“India aims to become a $300 billion electronics industry by 2025”, as stated by Shri Rajeev Chandrasekhar, Minister of State for Electronics and Information Technology. And the key to this evolution lies in skill development.
In the vast canvas of India’s technological aspirations, the vision for the future of electronics isn’t just ambitious; it’s a captivating journey towards transformation. Imagine a landscape where innovation is not just a buzzword but a driving force, where circuits hum with the rhythm of progress and pixels paint a portrait of the future we are crafting.
Embarking on this journey requires more than blueprints and prototypes; it demands a workforce sculpted by knowledge and honed by expertise. In this article, let’s delve into the current status, demands, and the vast potential that skill development holds for India’s electronic industry – a realm where dreams take the form of circuits and bytes, and talent is the currency of progress. As we navigate through this landscape, we’ll also explore the potential for jobs that this industry presents, opening doors to dynamic careers and innovative pathways for the skilled workforce of tomorrow.
Current Industry Landscape
In 2019, the Indian government revamped the National Policy on Electronics, signaling a shift towards an integrated approach. This approach focuses on core technology development, incentivizing capital expenditure, and promoting production scale through schemes like Production-Linked Incentive (PLI) and the Electronics Manufacturing Clusters Scheme. The Electronics System Design and Manufacturing (ESDM) sector has seen increased production in mobile phones and consumer electronics.
As per IBEF, India ranks second in digitalization among the world’s top 17 economies. The government targets making electronics goods a top export, aiming for $120 billion by 2026, a significant jump from the projected $15 billion in 2021-22. While electronics hardware manufacturing holds a key role in the “Make in India” and “Digital India” initiatives.
Skill Development Initiatives in the Electronics industry
According to a PWC report, on “India calling: Decoding the country’s electronics manufacturing journey and the way forward”, skill development stands as a pivotal pillar in the integrated approach adopted by the Government of India in the electronics sector.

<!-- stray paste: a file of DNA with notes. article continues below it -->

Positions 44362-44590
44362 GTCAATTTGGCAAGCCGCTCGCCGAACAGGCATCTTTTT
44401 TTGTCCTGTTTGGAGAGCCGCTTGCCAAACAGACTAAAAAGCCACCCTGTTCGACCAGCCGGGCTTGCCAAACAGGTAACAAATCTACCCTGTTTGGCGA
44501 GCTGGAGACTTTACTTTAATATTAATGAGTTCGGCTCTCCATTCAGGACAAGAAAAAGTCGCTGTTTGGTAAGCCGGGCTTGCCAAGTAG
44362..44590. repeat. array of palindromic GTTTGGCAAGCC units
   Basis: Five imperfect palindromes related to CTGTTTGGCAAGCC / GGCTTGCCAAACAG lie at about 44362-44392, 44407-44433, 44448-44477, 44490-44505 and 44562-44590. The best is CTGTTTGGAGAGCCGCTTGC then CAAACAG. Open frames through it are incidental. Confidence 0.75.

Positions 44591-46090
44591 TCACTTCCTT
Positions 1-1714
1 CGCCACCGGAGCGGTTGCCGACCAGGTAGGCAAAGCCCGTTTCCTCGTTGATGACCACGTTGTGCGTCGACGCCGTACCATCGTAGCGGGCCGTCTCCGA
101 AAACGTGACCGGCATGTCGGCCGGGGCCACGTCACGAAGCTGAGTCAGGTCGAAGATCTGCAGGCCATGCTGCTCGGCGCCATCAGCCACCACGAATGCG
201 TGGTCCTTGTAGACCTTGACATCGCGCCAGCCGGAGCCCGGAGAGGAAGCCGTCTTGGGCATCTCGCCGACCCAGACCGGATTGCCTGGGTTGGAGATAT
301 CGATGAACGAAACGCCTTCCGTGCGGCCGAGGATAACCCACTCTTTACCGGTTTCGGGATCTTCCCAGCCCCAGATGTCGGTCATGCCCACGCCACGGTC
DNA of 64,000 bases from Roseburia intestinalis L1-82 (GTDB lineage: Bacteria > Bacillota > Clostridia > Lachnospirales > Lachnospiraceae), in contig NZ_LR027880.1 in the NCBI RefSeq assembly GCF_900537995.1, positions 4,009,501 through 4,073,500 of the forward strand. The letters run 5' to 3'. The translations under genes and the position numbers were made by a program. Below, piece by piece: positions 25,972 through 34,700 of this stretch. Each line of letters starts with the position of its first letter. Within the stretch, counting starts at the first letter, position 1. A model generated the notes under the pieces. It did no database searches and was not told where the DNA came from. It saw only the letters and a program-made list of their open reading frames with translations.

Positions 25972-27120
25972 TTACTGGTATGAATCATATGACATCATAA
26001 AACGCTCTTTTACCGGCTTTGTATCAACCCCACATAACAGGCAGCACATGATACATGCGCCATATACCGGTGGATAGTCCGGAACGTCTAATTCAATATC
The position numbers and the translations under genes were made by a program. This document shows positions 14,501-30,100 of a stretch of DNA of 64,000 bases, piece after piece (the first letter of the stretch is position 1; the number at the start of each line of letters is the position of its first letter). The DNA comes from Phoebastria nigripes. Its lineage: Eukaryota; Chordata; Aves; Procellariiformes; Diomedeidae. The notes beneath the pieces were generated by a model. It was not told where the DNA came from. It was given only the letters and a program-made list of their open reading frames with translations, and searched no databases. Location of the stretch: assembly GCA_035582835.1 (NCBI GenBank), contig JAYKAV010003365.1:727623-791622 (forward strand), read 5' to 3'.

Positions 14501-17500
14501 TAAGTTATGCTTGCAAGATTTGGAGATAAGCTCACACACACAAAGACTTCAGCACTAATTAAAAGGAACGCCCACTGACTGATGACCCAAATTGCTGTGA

The Electronics Sector Skill Council (ESSCI), aligned with the National Policy on Skill Development and Entrepreneurship (2015), has trained 1.6 million candidates in sub-sectors like semiconductors, consumer electronics, and IT hardware.
Schemes for Electronics Manufacturing
To boost domestic manufacturing, the government introduced schemes showcasing India’s commitment to technological advancements, such as,
- Production-Linked Incentive (PLI)
- Scheme for Promotion of Manufacturing of Electronic Components and Semiconductors (SPECS)
- Modified Electronics Manufacturing Clusters Scheme (EMC 2.0)
- Incentives for design, semiconductor fabs, and e-waste management
Explore these schemes and more on the ELCINA portal, where industry insights and advancements are detailed.
Job Potential and Skill Requirements in India’s Electronic Industry
Amid the dynamic landscape of India’s electronic industry, ESSCI released a report in 2023 called “A study to identify the skill requirement and job potential assessment in electronics industry in India” which meticulously identifies skill requirements and job potential in four key sub-sectors such as,
- Semiconductor and Components
- Electronics Manufacturing Services
- Hearables and Wearables
The study aims to estimate manpower requirements, identify industry trends, and map current and future skill requirements to support industry growth.
Qualification Pack and National Occupational Standards (NOS)
ESSCI plays a pivotal role in shaping job roles through Qualification Packs (QPs), which are sets of National Occupational Standards (NOS) aligned with the National Skills Qualifications Framework (NSQF). These QPs are essential in the electronic industry, ensuring competency and outcome-based training and assessment for various job roles.
These Qualification Packs, tailored to specific roles, serve as the backbone for creating courses, curricula, and content, while also driving comprehensive assessments. They provide a structured framework for skill development, ensuring that individuals entering roles such as Smartphone Assembly Technician, Electronics Machine Maintenance Executive, Electronic Hardware Assembly Operator, Mechatronics Maintenance Specialist, and more are equipped with the necessary skills.
Incorporating levels three to seven, these Qualification Packs become a vital tool for standardizing skill levels across the industry. This standardization not only enhances the quality of the workforce but also aligns with the evolving needs of the electronic industry, fostering a skilled and adaptive workforce ready to contribute to the sector’s growth and innovation.
For a detailed overview of the Qualification Pack and National Occupational Standards (NOS) pertaining to various job roles, kindly refer to the link provided by ESSCI here – https://essc-india.org/qualification-packs.php.
India’s electronics industry is driven not just by numbers but by the people propelling innovation. As India strives to become a global hub for Electronics System Design and Manufacturing, the emphasis on skill development is crucial. Through visionary policies, collaborative industry efforts, and a commitment to nurturing talent, India is set to meet the demands of the electronic industry and pave the way for its future.
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